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Inter VLAN Routing Configuration

on Packet Tracer Router on Stick)




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Theorically switches work in Layer 2 (Layer 2 switches). When you talk about switches, generally you do not think IP addresses.

One of the ways that make a switch IP available is, configuring Switch Virtual Interfaces (SVI). Switch Virtual Interfaces (SVI) is basically, an IP assigned VLAN, an interface for that VLAN.

You can DOWNLOAD the Packet Tracer example with .pkt format HERE.

Here, the important point is the switch type. If the switch is layer 2 switch, then you can configure one Switch Virtual Interface (SVI). But, in Multilayer switches, you can configure Switch Virtual Interfaces (SVI).

In this Switch Virtual Interfaces (SVI) Packet Tracer example, we will use a Multi Layer switch and we will create two VLANs. In each VLAN, we will use 2 PCs. And in our Switch Virtual Interfaces (SVI) configuration, we will use two SVIs. After this configuration, Inter VLAN Routing will work and different VLANs can communicate.

Switch Virtual Interfaces (SVI)

Switch Virtual Interfaces (SVI)

Now, it is time to Switch Virtual Interface (SVI) configuration.

Let’s start with PC ip addresses. We will use the below IP addresses on these PCs. We will also configure the Gateway addresses of these PCs. The Gateway addresses are the addresses that we will configure as address of our Switch Virtual Interfaces (SVI).

PC0 :	10.0.0.2	255.255.255.0		GW: 10.0.0.1
PC1 :	10.0.0.3	255.255.255.0		GW: 10.0.0.1
PC2 :	20.0.0.2	255.255.255.0		GW: 20.0.0.1
PC3 :	20.0.0.3	255.255.255.0		GW: 20.0.0.1

On Muti Layer switch, we will create VLANs and we will assign the ports to these VLANs.

MLSwitch (config-vlan) # vlan 2
MLSwitch (config-vlan) # vlan 3
MLSwitch (config-vlan) # exit
MLSwitch (config) # interface range fastEthernet 0/1-2
MLSwitch (config-if-range) # switchport mode access
MLSwitch (config-if-range) # switchport access vlan 2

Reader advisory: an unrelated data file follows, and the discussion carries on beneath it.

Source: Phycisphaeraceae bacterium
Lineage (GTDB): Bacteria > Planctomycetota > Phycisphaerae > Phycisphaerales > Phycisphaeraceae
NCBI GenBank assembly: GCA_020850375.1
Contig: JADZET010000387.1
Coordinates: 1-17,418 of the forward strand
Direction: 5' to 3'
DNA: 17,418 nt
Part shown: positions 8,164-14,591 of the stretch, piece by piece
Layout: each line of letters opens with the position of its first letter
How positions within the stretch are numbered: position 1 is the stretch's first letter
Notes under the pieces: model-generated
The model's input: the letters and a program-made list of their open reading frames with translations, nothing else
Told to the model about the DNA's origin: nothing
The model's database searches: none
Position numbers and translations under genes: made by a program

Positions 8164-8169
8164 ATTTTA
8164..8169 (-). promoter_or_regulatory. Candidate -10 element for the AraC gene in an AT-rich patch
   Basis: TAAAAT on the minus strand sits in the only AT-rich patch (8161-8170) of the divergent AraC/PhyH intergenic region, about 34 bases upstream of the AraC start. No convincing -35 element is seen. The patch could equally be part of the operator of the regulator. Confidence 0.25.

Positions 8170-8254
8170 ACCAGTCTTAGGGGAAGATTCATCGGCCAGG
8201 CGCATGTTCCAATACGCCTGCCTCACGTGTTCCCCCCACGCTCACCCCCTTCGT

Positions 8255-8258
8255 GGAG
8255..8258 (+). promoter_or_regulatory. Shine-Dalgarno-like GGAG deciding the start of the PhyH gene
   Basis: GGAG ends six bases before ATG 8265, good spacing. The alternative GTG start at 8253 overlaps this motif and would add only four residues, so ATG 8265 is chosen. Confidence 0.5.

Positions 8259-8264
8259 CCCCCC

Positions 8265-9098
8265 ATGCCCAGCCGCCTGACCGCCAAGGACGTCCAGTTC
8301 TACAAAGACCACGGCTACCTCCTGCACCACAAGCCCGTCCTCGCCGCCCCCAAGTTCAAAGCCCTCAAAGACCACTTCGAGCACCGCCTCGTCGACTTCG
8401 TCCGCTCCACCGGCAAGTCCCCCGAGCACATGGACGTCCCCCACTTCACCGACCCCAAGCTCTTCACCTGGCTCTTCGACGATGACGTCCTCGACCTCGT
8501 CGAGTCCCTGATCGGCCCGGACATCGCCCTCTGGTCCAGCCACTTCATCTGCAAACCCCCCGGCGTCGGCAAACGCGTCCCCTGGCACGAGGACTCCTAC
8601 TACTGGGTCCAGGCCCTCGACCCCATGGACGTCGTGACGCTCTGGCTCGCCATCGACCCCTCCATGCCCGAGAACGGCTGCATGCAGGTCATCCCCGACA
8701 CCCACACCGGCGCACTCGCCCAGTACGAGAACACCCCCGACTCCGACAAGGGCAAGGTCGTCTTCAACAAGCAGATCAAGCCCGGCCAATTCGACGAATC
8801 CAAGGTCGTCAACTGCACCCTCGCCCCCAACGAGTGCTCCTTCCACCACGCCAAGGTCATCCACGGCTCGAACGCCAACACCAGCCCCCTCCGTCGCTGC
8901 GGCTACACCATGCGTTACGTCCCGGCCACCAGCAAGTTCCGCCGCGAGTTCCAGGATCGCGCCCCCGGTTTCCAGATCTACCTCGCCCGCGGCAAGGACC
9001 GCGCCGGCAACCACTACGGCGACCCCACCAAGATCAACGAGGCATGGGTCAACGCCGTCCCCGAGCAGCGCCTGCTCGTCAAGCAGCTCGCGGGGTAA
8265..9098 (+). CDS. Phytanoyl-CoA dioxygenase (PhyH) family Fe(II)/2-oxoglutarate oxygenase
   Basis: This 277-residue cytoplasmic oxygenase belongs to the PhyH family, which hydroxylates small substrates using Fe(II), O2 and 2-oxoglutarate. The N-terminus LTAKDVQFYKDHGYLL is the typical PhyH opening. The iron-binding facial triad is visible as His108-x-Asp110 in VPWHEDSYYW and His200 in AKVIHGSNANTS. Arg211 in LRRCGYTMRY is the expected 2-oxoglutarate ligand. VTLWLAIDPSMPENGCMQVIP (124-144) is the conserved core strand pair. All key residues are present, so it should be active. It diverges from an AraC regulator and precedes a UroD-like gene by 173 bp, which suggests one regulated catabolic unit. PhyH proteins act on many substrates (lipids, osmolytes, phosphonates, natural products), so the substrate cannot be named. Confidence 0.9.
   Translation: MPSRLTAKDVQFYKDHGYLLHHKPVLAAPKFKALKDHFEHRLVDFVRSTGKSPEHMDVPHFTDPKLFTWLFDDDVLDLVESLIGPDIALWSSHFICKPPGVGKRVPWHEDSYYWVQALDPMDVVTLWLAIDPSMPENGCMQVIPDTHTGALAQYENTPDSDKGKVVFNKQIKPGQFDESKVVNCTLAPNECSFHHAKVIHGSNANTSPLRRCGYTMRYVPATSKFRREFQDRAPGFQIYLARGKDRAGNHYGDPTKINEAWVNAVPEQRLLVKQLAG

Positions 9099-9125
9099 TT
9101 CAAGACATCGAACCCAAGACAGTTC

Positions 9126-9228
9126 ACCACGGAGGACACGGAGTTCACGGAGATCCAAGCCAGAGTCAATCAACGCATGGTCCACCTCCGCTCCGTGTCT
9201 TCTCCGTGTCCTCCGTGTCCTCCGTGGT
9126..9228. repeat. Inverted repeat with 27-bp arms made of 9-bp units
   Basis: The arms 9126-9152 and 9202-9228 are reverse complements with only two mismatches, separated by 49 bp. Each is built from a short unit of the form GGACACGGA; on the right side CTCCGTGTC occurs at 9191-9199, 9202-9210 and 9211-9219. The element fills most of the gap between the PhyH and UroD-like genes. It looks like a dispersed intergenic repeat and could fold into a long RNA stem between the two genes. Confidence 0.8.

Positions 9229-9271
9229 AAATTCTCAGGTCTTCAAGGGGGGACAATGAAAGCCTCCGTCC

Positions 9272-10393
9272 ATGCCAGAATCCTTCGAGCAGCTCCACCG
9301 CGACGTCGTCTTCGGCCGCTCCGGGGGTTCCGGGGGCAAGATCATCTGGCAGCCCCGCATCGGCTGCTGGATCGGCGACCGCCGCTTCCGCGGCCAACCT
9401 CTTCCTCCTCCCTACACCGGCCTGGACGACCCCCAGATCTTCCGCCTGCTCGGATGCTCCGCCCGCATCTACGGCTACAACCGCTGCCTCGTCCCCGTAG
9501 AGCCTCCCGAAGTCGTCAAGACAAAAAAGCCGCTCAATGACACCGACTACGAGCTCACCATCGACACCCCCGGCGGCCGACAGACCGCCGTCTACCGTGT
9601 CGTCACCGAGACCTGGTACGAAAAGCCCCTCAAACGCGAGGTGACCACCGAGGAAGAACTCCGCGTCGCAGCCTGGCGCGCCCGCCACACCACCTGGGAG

MLSwitch (config-if-range) #exit

MLSwitch (config) # interface range fastEthernet 0/3-4
MLSwitch (config-if-range) # switchport mode access
MLSwitch (config-if-range) # switchport access vlan 3
MLSwitch (config-if-range) #exit

VLAN configurations of our Switch Virtual Interface (SVI) topology is OK now.Let’s verify our VLANs.

MLSwitch #show vlan brief

VLAN Name                             Status    Ports
---- -------------------------------- --------- -------------------------------
1    default                          active    Fa0/5, Fa0/6, Fa0/7, Fa0/8
                                                Fa0/9, Fa0/10, Fa0/11, Fa0/12
                                                Fa0/13, Fa0/14, Fa0/15, Fa0/16
                                                Fa0/17, Fa0/18, Fa0/19, Fa0/20
                                                Fa0/21, Fa0/22, Fa0/23, Fa0/24
                                                Gig0/1, Gig0/2
2    VLAN0002                         active    Fa0/1, Fa0/2
3    VLAN0003                         active    Fa0/3, Fa0/4
1002 fddi-default                     active    
1003 token-ring-default               active    
1004 fddinet-default                  active    
1005 trnet-default                    active    

PC0 :  10.0.0.2	255.255.255.0
GW : 10.0.0.1

As you can see, our VLAN 2 and VLAN 3 are created and the ports are assigned to that VLANs.

It is time to configure our Switch Virtual Interfaces (SVI). Firstly we will enable “ip routing” on our Multi Layer Switch.

MLSwitch (config)# ip routing
Then, we will configure Switch Virtual Interfaces (SVI) on MLSwitch.
MLSwitch (config)# interface VLAN 2
MLSwitch (config-if)# ip address 10.0.0.1 255.255.255.0
MLSwitch (config-if)# exit
MLSwitch (config)# interface VLAN 3
MLSwitch (config-if)# ip address 20.0.0.1 255.255.255.0
MLSwitch (config-if)# exit

Let’s verify Switch Virtual Interfaces (SVI) and the IP addresses assigned to this Switch Virtual Interfaces (SVI).

Switch#show ip interface brief 
Interface              IP-Address      OK? Method Status                Protocol
 
 FastEthernet0/1        unassigned      YES unset  up                    up
 FastEthernet0/2        unassigned      YES unset  up                    up
 FastEthernet0/3        unassigned      YES unset  up                    up
 FastEthernet0/4        unassigned      YES unset  up                    up
 FastEthernet0/5        unassigned      YES unset  down                  down
 FastEthernet0/6        unassigned      YES unset  down                  down
 FastEthernet0/7        unassigned      YES unset  down                  down
 FastEthernet0/8        unassigned      YES unset  down                  down